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Matthew Quinn of Las Vegas Rescue Mission Cooks For A Cause
Matthew Quinn of Las Vegas Rescue Mission Cooks For A Cause

AIR DATE: November 22, 2012

Charities survive in part due to the efforts of workers who are willing to forgo a hefty salary for the deeper satisfaction that comes from working for a cause.

Some are closer to the cause than others. As the kitchen manager of Las Vegas rescue mission, Matthew Quinn made the transformation from needing help to giving it, from living on the streets to providing food and counsel to the homeless. 

Quinn knows that the people he serves at the mission come from a wide variety of backgrounds. Nothing in his own past indicated that he would end up homeless.

“I never in my entire life saw myself living on a street. My family was very well off. I didn’t even ask them for help when I ended up on the street,” says Quinn.

He had been a successful chef before an addiction to drugs and alcohol eventually led to homelessness, and a deep sense of desperation.

“The summers felt so hot, I couldn’t breathe outside,” says Quinn. “It got harder because of my looks; I let my looks go … I was not the type of person to go into a shelter. I would just fall asleep on the sidewalk, wherever I fell. I would eat out of the dumpster.”

Quinn would go as long as six months without a shower. He’d take a shower when he went to jail, after he’d been arrested for a charge like jaywalking. Once he got arrested for having a ripped shirt.  

He got money to pay for drugs and alcohol by panhandling, which he says was profitable – he made between $300-500 a day.

“I didn’t even need a sign,” says Quinn.  “I looked so bad when I went to sleep, I would sleep next to the Bellagio,  two things would happen - either I could go to jail, or I could wake up with  a 20 or 100 dollar bill in my hand.”

Quinn became suicidal. “I thought about how great it would be to not wake up the next day.”

He lay on the sidewalk of Treasure Island, hopeless and lonely, and started to cry.

“I asked God for help for the first time in my life.”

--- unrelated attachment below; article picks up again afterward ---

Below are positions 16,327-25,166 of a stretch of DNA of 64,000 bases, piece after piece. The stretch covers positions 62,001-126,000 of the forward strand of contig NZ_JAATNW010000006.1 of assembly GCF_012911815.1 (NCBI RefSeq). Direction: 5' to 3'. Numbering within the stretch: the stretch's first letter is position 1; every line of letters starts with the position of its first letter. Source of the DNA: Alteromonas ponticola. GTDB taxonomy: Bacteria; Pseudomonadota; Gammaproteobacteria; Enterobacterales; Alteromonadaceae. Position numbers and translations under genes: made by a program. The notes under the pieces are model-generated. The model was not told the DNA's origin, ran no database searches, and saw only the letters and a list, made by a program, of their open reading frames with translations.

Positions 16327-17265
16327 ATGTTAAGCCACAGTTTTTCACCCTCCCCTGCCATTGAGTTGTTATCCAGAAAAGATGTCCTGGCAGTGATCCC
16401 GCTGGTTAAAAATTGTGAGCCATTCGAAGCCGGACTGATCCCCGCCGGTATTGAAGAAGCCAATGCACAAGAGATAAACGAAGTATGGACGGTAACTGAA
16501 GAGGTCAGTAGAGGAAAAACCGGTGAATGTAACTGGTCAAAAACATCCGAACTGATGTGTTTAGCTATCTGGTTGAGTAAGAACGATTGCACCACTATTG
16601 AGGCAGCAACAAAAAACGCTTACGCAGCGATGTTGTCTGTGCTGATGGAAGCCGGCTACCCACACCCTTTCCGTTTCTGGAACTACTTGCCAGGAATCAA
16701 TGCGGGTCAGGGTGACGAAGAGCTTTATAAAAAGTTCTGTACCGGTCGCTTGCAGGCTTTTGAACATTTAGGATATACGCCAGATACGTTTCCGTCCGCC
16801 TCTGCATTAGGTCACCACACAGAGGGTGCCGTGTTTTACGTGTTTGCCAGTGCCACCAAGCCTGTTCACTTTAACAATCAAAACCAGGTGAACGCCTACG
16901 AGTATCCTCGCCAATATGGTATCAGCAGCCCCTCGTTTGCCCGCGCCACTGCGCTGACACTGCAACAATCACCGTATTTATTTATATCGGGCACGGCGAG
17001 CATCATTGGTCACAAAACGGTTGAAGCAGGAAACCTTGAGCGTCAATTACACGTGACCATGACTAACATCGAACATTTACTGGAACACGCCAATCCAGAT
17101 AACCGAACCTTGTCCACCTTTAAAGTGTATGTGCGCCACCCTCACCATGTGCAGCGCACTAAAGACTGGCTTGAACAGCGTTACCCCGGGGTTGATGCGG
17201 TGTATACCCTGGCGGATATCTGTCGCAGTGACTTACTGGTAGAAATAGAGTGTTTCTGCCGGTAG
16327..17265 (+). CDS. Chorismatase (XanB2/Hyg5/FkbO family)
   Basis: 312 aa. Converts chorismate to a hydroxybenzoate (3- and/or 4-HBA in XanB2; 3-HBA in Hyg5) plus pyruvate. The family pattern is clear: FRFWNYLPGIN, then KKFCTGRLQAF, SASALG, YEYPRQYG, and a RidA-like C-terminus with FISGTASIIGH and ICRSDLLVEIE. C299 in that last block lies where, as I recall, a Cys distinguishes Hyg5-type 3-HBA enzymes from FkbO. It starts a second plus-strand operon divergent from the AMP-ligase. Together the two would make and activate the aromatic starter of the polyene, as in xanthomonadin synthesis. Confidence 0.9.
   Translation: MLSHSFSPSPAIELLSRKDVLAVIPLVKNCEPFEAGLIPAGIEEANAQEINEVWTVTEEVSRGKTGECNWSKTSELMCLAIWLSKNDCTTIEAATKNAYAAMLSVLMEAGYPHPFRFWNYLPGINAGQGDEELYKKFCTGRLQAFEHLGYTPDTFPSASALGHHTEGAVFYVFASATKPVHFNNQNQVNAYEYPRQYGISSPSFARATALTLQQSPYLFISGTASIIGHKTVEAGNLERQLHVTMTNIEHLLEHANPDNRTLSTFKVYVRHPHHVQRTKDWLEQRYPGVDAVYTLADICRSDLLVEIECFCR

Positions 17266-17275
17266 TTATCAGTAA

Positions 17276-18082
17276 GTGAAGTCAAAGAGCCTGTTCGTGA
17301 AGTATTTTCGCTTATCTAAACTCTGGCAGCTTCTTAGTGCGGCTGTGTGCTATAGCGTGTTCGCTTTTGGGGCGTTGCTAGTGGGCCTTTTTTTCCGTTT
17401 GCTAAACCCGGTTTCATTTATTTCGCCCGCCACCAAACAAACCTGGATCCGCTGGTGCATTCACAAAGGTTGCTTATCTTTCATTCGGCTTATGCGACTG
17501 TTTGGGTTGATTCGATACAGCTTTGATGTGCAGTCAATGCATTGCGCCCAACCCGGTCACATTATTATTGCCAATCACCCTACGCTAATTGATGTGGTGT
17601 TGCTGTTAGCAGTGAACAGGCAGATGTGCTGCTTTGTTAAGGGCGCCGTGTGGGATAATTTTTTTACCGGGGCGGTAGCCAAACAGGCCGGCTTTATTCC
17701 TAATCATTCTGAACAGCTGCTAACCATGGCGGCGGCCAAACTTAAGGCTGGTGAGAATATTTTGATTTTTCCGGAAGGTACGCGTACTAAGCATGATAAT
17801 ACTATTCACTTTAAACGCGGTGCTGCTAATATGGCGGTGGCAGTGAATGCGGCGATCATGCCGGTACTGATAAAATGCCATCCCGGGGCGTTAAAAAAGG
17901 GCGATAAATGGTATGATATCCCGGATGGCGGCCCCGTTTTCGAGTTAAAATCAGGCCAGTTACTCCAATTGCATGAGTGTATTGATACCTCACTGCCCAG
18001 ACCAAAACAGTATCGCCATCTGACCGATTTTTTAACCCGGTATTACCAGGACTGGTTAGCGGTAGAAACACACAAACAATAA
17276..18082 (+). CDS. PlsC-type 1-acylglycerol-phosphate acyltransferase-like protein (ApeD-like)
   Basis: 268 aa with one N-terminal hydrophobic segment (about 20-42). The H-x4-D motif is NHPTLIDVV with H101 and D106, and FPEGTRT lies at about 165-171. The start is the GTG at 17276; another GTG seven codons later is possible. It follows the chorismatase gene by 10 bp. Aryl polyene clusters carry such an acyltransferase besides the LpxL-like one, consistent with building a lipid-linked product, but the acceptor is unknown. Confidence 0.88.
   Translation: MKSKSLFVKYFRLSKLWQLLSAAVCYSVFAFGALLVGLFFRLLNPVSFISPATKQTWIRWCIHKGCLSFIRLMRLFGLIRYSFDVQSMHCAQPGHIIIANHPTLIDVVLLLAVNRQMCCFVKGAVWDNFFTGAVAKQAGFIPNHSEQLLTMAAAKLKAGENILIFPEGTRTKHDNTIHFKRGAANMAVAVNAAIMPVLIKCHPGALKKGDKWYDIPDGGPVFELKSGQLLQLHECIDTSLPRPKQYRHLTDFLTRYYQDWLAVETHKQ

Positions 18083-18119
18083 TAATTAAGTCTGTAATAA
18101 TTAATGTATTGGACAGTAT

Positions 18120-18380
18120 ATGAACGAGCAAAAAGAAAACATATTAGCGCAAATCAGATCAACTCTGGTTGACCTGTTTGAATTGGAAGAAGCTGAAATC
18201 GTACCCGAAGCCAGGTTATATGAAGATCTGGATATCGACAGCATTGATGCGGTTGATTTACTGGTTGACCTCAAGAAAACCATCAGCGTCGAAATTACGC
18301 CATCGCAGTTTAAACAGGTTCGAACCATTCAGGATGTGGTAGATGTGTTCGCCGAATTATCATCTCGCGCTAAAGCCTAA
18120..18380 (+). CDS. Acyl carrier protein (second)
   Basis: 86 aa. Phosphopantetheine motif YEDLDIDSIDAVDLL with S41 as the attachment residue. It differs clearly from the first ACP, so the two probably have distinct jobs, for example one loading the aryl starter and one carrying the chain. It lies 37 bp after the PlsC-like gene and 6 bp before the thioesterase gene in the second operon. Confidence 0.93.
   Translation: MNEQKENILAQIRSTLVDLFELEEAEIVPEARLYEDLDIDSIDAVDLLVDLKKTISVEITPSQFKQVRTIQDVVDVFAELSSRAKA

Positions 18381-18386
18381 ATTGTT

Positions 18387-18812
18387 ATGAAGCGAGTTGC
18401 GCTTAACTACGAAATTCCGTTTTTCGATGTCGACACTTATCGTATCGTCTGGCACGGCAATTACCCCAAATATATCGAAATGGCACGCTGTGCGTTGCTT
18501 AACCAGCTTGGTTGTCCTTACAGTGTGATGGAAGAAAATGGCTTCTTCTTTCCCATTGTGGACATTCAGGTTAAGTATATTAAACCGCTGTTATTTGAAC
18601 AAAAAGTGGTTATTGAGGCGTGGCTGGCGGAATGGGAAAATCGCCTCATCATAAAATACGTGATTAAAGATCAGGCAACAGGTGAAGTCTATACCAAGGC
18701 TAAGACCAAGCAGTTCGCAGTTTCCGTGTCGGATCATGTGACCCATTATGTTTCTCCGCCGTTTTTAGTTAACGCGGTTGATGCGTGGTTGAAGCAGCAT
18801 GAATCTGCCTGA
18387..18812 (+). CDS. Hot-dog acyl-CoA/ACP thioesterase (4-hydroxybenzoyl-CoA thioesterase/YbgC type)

Quinn got up on his feet and started walking, unsure of his destination. He went to UMC and several other care facilities before doctors suggested a halfway house. But he’d been down that route before. He knew he needed long-term help.  

Someone suggested the Las Vegas Rescue Mission. At the end of his rehab program they asked him to stay on as a chef. He accepted.

Quinn could go back to working at a chic kitchen and make more money. But his experience being homeless has forever changed his priorities.

“I never knew what it was to feel that need before in my life before I was homeless, to actually need something, like life or death need,” says Quinn. “And I thought about all the people I met on the street, and everything I’ve gone through on the street. I was thinking about all the hardships and everything that goes on with folks, and I’m thinking I’m going to die someday. And when I die, if I go to work at high-end places, all I’m going to have is all this money left behind. But when I do this, this is what makes a difference to me.”


    comments powered by Disqus
    It was a long road for Matthew and all of us over the years. We are all very proud of him. God Bless,mom,dad and everyone
    Deborah QuinnNov 25, 2012 11:58:42 AM
    I am very proud of you Matthew. I think what you are doing is very important and if there were not people like you the world would be a very sad place.I know where you came from and all you have been thru--and to pull yourself up like you did is amazing and a God send. A very proud Uncle God Bless you, Matthew
    Larry PatakiNov 24, 2012 14:41:04 PM
    Matthew walk away from us and ended a loving family life. I am happy that he is doing well and working for the Lord. Quinn has made some changes in his life where he is comminucatimg with his boys now. May the Good Lord keep him safe and happy.
    KeishaNov 23, 2012 21:11:58 PM
    Another great group I just discovered through working with the local Las Vegas Occupiers, is FOOD NOT BOMBS, which provides vegetarian food for the homeless every Sunday in Baker Park, downtown. I believe this is an organization that has been around for many years, and has branches all over the country. I distributed some art blankets in the park on Veterans Day, with the help of Occupy LV and Food Not Bombs.
    Diane BushNov 20, 2012 10:17:09 AM
    Hi Louis, You may remember me. I did an interview with you about a your ago. My son and I were doing better. Got into our own place. However due to a sudden completely unexpected job loss we are about to be evicted and are hoping to find transitional housing. The crazy thing is I'm totally employable, ready and eager to work. I don't drink or use drugs. There are constraints related to parenting a special needs child but I'm talented and experienced. I'm stuck in a pattern I can't seem to find a way out of but not for lack trying.
    TroyNov 20, 2012 10:00:17 AM
    I am a manager in the field of providing services for developmentally disabled adults. The pay rate is notoriously low (often minimum wage) & many of my staff work two jobs to support their families. I usually volunteer to work holidays so that my staff have the opportunity to enjoy the holiday with their families. I also thus gain the opportunity to ensure that the individuals we serve who do not have family involvement receive my personal assurance of a pleasant & joyful holiday.
    Kim HarperNov 20, 2012 09:37:27 AM
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